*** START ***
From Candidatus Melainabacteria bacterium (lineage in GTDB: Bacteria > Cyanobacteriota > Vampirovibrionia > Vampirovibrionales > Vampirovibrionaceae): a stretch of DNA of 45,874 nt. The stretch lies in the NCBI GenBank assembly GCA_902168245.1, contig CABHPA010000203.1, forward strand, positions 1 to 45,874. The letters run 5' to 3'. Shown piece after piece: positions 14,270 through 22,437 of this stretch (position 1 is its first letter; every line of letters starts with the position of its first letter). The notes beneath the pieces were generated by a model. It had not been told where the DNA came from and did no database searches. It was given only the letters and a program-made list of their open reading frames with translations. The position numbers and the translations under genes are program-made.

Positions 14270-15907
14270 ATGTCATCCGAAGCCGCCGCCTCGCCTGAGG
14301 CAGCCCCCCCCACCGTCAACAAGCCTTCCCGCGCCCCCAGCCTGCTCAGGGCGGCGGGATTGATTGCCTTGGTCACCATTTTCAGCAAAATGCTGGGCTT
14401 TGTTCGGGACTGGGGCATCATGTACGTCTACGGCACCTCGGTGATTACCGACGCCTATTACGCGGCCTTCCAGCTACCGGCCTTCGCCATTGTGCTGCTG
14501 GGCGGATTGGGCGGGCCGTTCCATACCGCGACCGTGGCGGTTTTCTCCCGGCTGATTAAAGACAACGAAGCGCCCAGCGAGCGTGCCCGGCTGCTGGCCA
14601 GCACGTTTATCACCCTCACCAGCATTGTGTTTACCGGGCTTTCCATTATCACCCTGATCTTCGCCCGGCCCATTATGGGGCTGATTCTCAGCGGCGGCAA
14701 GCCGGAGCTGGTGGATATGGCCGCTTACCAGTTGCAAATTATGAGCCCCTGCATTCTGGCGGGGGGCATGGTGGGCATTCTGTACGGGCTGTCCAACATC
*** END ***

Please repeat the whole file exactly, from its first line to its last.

From Candidatus Melainabacteria bacterium (lineage in GTDB: Bacteria > Cyanobacteriota > Vampirovibrionia > Vampirovibrionales > Vampirovibrionaceae): a stretch of DNA of 45,874 nt. The stretch lies in the NCBI GenBank assembly GCA_902168245.1, contig CABHPA010000203.1, forward strand, positions 1 to 45,874. The letters run 5' to 3'. Shown piece after piece: positions 14,270 through 22,437 of this stretch (position 1 is its first letter; every line of letters starts with the position of its first letter). The notes beneath the pieces were generated by a model. It had not been told where the DNA came from and did no database searches. It was given only the letters and a program-made list of their open reading frames with translations. The position numbers and the translations under genes are program-made.

Positions 14270-15907
14270 ATGTCATCCGAAGCCGCCGCCTCGCCTGAGG
14301 CAGCCCCCCCCACCGTCAACAAGCCTTCCCGCGCCCCCAGCCTGCTCAGGGCGGCGGGATTGATTGCCTTGGTCACCATTTTCAGCAAAATGCTGGGCTT
14401 TGTTCGGGACTGGGGCATCATGTACGTCTACGGCACCTCGGTGATTACCGACGCCTATTACGCGGCCTTCCAGCTACCGGCCTTCGCCATTGTGCTGCTG
14501 GGCGGATTGGGCGGGCCGTTCCATACCGCGACCGTGGCGGTTTTCTCCCGGCTGATTAAAGACAACGAAGCGCCCAGCGAGCGTGCCCGGCTGCTGGCCA
14601 GCACGTTTATCACCCTCACCAGCATTGTGTTTACCGGGCTTTCCATTATCACCCTGATCTTCGCCCGGCCCATTATGGGGCTGATTCTCAGCGGCGGCAA
14701 GCCGGAGCTGGTGGATATGGCCGCTTACCAGTTGCAAATTATGAGCCCCTGCATTCTGGCGGGGGGCATGGTGGGCATTCTGTACGGGCTGTCCAACATC